I know that I am not the only one who was very aware as a kid that my parents would tell people that I was a different age to save a few bucks. Whether it is a buffet, an amusement park or some other attraction, the prices would vary by age and I would always be younger than I really was. This became pretty normal and I never really thought about it until I got older and had a family of my own. Is this really OK, is it a victimless crime or is this instilling the wrong values at a young age?
I will not sit here and preach that I have never lied or that I have never told anyone that my kids were younger than they are but it is not a regular practice. I made a conscience decision a while ago that I would not do this on a regular basis. I mean, how can we get upset with our kids for lying when they see us blatantly lying, how can we justify that it is different because we are doing it to save money. I just can’t bring myself to do it. First of all, my kids would call me out in a second and say things like “No Daddy, I’m 5 now”, or something like that which is quite embarrassing. But that isn’t why I won’t do it, I am a firm believer in practice what you preach to make the message that much stronger. Again, I am no saint and there have been plenty of examples of me being far less than perfect but why do I want to willingly add to these?
There are two examples in the past year that I can remember doing this and telling someone they were younger than they really are and though there is no justification, my son doesn’t eat most foods (we are working on it) and at a buffet, I really resent paying full price when he is likely to eat a few pieces of pizza so as long as I can have the conversation with the waitress away from the kids, I might shave a year off his age. The only other time was at a museum that we originally thought was free and we didn’t have a lot of spending money budgeted for the trip and the kids were waiting around the corner when I paid. Again, not trying to justify my dishonesty here.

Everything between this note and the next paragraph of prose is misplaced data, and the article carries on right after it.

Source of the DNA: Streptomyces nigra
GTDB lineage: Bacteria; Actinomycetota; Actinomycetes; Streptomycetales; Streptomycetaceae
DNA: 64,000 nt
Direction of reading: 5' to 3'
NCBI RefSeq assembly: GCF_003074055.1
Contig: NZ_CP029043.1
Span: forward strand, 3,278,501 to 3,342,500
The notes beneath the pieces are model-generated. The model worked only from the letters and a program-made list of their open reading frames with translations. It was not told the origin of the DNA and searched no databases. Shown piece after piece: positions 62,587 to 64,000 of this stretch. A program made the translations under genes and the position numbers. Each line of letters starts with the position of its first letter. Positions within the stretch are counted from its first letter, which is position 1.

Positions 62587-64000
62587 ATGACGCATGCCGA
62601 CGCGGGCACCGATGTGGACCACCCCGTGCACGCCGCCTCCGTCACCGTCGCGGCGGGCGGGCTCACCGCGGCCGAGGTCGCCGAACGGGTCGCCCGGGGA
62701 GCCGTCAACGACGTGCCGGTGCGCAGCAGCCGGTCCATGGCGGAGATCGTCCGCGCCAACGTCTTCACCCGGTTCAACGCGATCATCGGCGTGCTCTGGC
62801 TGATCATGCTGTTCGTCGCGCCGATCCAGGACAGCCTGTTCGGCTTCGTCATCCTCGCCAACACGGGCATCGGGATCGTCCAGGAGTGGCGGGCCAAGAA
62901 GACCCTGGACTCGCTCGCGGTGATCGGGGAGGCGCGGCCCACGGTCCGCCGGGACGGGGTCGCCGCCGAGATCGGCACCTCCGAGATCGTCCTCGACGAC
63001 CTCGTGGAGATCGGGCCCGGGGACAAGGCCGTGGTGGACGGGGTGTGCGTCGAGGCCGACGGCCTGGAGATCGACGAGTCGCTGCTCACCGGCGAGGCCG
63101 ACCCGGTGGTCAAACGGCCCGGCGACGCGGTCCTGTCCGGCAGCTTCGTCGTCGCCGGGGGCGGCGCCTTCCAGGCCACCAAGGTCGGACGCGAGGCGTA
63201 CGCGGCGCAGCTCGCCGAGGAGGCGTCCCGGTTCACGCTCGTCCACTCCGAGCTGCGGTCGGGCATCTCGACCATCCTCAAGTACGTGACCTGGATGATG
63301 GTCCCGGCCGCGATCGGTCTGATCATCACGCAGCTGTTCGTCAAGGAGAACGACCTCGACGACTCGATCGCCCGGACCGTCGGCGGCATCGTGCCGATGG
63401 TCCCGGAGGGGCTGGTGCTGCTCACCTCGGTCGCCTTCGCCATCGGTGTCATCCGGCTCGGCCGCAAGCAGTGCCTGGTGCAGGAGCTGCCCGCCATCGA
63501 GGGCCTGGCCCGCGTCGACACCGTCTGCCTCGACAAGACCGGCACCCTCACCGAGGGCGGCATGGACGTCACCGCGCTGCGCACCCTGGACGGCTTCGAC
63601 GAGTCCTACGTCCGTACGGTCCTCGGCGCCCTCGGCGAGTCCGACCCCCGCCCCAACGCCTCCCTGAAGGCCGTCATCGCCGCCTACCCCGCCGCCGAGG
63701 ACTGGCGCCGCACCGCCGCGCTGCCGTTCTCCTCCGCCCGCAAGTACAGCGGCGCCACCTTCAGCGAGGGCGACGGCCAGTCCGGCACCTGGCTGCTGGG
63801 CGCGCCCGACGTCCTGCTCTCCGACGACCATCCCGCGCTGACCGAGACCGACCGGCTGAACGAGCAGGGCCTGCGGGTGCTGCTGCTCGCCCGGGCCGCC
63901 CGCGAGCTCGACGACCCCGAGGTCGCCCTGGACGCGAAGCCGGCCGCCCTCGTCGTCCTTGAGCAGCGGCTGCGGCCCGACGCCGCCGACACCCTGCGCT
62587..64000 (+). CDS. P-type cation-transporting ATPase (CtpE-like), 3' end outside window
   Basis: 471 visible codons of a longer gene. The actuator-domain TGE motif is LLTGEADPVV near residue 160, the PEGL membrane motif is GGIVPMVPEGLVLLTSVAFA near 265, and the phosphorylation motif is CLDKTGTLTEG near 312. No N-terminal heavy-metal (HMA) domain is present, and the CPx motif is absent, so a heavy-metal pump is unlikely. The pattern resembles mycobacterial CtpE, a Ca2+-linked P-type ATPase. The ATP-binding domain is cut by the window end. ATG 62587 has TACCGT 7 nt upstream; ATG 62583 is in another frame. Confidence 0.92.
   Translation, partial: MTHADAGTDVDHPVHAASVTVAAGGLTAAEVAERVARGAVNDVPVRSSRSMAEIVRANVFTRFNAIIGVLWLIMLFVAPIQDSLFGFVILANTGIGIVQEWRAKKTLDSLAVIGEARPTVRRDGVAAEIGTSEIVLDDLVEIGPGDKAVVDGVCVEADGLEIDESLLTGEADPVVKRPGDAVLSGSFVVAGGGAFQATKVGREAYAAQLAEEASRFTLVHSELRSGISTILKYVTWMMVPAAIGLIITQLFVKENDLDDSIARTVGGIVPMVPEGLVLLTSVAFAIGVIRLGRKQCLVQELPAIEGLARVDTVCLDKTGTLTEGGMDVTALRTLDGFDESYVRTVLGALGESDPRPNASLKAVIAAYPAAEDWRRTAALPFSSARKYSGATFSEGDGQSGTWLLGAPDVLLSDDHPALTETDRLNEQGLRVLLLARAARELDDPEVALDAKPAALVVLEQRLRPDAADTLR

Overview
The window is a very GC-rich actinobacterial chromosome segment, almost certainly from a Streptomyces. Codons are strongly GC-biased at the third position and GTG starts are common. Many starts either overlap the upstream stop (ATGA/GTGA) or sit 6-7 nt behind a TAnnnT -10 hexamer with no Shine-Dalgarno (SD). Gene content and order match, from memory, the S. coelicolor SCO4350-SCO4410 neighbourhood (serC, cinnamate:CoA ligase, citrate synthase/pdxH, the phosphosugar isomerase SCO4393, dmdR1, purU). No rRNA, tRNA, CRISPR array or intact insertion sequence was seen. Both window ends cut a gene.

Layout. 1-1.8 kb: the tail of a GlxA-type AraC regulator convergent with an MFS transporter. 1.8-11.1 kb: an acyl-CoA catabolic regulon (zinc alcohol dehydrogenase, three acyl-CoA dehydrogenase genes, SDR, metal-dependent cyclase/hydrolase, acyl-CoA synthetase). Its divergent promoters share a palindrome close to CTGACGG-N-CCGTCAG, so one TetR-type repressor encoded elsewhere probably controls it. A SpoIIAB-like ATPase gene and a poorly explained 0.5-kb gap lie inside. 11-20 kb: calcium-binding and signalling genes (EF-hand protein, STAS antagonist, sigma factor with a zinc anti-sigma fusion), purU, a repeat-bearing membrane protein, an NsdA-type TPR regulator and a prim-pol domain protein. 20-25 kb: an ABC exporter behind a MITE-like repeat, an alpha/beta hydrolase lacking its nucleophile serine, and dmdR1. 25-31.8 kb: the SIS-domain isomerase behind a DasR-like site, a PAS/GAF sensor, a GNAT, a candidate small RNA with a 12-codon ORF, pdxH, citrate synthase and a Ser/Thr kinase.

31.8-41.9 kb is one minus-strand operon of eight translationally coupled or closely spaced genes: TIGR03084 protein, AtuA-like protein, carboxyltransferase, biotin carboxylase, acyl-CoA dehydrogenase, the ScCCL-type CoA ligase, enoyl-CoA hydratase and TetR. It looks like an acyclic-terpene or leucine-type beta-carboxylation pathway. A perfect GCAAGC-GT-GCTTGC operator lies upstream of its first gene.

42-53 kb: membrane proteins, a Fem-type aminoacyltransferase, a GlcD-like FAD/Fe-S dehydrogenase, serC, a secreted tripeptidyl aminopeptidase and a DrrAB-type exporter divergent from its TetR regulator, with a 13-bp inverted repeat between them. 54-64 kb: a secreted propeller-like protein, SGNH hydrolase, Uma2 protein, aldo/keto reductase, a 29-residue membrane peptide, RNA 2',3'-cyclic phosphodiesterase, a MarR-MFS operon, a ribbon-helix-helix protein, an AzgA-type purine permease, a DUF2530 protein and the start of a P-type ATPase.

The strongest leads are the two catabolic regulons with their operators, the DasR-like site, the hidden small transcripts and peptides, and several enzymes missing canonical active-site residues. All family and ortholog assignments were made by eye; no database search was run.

I know a lot of people who are struggling for money, these are very tough times and we are fortunate to be able to do things as a family. Sometimes people have to make these choices in order to go to these places, they may not have the money, or it may be budgeted for something a lot more important, like doctor bills or grocery bills. My point is that we don’t know other people’s struggles and we should not judge them if we see them doing something like this.
It is a moral conundrum that many parents don’t even think twice about, but maybe we should. If our kids see us lying to other adults who seem to be in a position of authority (even if that is the sales clerk at a museum or waiter), that shows them that we think it is OK for them to do it as well. We instill in them that there is a whole lot more of a gray area in right and wrong and while that may be true, their tiny brains may not be able to process all of that. It is definitely hard enough to be a kid these days with all of the added stressors from our day and we shouldn’t complicate things even further by making them question if their mommy or daddy is someone who tells lies to people in order to get what they want. Think of how it could impact their decision making! Think of what could be said at school when asked to tell the class about their family. I’ve been in classes when kids say too much and it can be very embarrassing for everyone around.
This is not the easiest decision in the world, but it seems that nothing is anymore. We need to think about the values that we want our kids to have and show them that we have the same ones. A child’s moral compass is formed from learned behavior, let’s come together and have them learn the best possible behaviors at a young age.
Stay strong and honest out there dads! Be sure to check out my full blog at www.allgoodintherfatherhood.com